State Parks and Rec gives thanks for massive CCC photo-scanning project

State Parks and Rec gives thanks for massive CCC photo-scanning project

The Washington State Archives’ Digital Projects Archivists Maggie Cogswell and Mary Hammer led the way in completing a massive, 11-year project digitizing and cataloging photos of the Civilian Conservation Corps (CCC) from the Washington State Parks and Recreation Commission.

This collection of 2,396 photographs shows work conducted on Washington state parks by the CCC from 1933 to 1938, and includes images of Moran, Lewis and Clark, Deception Pass, Millersylvania, Riverside, Rainbow Falls, Carkeek, Denny Park, Mt. Spokane, Saltwater, Beacon Rock, Gingko, and Twanoh State Parks.

The CCC was a public work-relief program for unemployed men that focused on natural resource conservation from 1933 to 1942. As part of New Deal legislation proposed by President Franklin D. Roosevelt, the CCC was designed to provide work for young men during the Great Depression, as well as provide a natural-resource conservation program on federal and state lands. Members would enlist for a duration of six months, live in camps, wear uniforms, and abide by strict standards and discipline. About 3 million CCC men worked on public lands across the nation. Many of Washington’s state parks were built entirely by CCC men, creating one of America’s finest park systems.

Photograph of an airship in the sky above some trees and buildings in Saltwater State Park.One notable image in the collection shows the U.S. Macon flying over Saltwater State Park in Des Moines. The U.S. Macon was a rigid airship operated by the U.S. Navy. It was in service for less than two years before it was damaged in a storm and crashed off the coast of California on February 12, 1935.

When Cogswell took the reins of digitizing this collection, only one of its seven boxes had been fully processed and cataloged, and three boxes still needed imaging. Over the course of six months, with the help of students Kristen Brown and Jennifer Huapaya on digitizing, Cogswell processed and cataloged approximately 2,000 images to upload to the Digital Archives.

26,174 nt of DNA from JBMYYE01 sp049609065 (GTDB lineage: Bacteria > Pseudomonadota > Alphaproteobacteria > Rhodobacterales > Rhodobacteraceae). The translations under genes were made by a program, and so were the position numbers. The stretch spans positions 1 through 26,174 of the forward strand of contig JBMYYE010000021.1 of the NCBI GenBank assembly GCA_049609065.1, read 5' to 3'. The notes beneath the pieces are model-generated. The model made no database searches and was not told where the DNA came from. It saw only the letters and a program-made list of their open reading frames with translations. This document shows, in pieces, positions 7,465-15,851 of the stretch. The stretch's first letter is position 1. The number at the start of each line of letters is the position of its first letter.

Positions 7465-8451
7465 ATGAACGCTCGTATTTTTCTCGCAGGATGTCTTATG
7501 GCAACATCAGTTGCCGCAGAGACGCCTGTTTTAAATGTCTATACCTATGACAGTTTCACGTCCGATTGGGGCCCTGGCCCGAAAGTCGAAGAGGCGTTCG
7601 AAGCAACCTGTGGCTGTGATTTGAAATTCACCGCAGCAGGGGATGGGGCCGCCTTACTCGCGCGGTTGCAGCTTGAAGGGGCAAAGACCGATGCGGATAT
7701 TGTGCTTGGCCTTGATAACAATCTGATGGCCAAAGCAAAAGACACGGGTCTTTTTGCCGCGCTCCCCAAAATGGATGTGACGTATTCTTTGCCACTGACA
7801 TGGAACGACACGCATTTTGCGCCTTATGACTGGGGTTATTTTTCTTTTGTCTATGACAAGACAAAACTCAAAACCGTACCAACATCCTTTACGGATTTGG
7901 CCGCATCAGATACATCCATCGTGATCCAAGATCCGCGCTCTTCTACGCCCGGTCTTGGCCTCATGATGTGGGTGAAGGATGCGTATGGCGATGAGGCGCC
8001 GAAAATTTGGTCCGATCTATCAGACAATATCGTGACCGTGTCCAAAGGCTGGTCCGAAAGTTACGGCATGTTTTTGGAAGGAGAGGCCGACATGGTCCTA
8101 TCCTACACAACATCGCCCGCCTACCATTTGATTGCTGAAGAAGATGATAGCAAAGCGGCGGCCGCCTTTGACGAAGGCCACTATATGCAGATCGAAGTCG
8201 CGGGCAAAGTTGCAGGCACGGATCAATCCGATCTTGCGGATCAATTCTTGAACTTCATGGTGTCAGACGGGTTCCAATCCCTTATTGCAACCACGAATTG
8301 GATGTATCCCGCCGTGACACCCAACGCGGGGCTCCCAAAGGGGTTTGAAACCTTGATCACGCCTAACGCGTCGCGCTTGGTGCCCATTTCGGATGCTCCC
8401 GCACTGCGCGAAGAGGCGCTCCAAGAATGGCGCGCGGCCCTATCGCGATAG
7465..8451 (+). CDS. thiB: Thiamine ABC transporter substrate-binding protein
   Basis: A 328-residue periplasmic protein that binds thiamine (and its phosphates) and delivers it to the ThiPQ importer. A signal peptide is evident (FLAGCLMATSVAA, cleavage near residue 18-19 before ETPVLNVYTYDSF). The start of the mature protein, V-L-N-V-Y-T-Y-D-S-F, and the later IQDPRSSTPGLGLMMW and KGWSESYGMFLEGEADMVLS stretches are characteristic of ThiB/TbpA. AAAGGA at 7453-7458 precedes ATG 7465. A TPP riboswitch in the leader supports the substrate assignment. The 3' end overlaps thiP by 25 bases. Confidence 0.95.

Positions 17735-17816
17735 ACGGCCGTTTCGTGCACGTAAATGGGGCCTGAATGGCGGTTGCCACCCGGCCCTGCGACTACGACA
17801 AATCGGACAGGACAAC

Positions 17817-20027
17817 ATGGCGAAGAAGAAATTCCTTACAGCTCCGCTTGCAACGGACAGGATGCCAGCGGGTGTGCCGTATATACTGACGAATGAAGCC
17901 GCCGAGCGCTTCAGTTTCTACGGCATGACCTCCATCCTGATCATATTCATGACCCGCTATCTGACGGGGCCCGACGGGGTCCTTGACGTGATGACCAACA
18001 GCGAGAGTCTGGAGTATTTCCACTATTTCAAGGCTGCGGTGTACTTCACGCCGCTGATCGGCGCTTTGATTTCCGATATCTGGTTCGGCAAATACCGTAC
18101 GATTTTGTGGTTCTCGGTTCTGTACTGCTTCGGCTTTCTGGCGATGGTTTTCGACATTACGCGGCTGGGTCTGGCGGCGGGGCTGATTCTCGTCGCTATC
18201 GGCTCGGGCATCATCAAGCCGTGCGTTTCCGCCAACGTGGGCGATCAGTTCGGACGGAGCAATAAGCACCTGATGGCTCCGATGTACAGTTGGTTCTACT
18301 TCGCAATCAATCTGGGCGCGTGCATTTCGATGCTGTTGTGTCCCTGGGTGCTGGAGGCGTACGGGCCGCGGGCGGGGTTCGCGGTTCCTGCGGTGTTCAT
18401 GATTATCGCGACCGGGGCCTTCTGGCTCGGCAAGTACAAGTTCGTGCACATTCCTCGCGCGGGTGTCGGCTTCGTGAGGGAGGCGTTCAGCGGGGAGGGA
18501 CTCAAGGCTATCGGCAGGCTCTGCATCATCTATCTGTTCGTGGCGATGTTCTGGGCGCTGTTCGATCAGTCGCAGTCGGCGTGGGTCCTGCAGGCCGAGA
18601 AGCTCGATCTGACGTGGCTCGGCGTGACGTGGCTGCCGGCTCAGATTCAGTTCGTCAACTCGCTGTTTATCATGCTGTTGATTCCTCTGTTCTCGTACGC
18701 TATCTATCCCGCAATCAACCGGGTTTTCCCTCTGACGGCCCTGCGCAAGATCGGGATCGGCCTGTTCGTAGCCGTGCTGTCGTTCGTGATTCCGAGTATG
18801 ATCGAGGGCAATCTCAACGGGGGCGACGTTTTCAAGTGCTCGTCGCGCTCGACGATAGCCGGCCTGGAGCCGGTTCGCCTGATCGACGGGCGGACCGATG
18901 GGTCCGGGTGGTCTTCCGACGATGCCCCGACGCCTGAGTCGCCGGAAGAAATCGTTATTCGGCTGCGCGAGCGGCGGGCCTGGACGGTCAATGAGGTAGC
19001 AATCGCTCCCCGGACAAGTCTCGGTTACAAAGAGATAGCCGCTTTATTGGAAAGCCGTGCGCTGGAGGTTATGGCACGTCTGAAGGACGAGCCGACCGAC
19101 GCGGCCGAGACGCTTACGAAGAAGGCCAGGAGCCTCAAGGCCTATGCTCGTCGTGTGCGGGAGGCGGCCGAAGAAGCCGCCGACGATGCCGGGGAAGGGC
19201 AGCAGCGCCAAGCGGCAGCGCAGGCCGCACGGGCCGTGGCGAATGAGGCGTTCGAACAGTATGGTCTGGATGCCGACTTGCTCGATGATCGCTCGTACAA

State Parks Curator of Collections Alicia L. Woods was so elated by the completion of such an extensive project, she wrote this thoughtful and thorough letter to State Archivist Steve Excell:

Hi Steve,

I have been with State Parks for a little over 11 years. I, as well as countless Parks’ staff, have utilized the staff and resources at State Archives regularly over the years. Whether it be silly questions we should already know the answer to, the crazy amounts of agency history we need to thumb through, or some wild – yet lesser known – event that is buried in the nooks and crannies of state history… State Archives has always been there, doing everything they could to try to help us succeed! Steve, you’ve got a great team of awesome and dedicated people.

When I came on board in 2007, Mary Hammer had just started working with her staff to get a very large collection of CCC (Civilian Conservation Corps) era nitrate negatives from Parks’ collection scanned. Through staff moving on, descending budget trends with excruciatingly slow recovery, shifts in time and duties, and I could go on and on… Mary, et. al. have prevailed! Today I picked up a thumb drive with the last of the digitized images. The scanning of the collection is complete!

While I realize there is no chance that everyone who touched this project is still with Archives… I still want to send to you this THANK YOU to pass along to Mary and her team. We are grateful for and appreciate all the hard work, attention to detail, and communication and coordination it took to make this happen.


Warmest Regards,

Alicia L Woods

Nice work, Archives!

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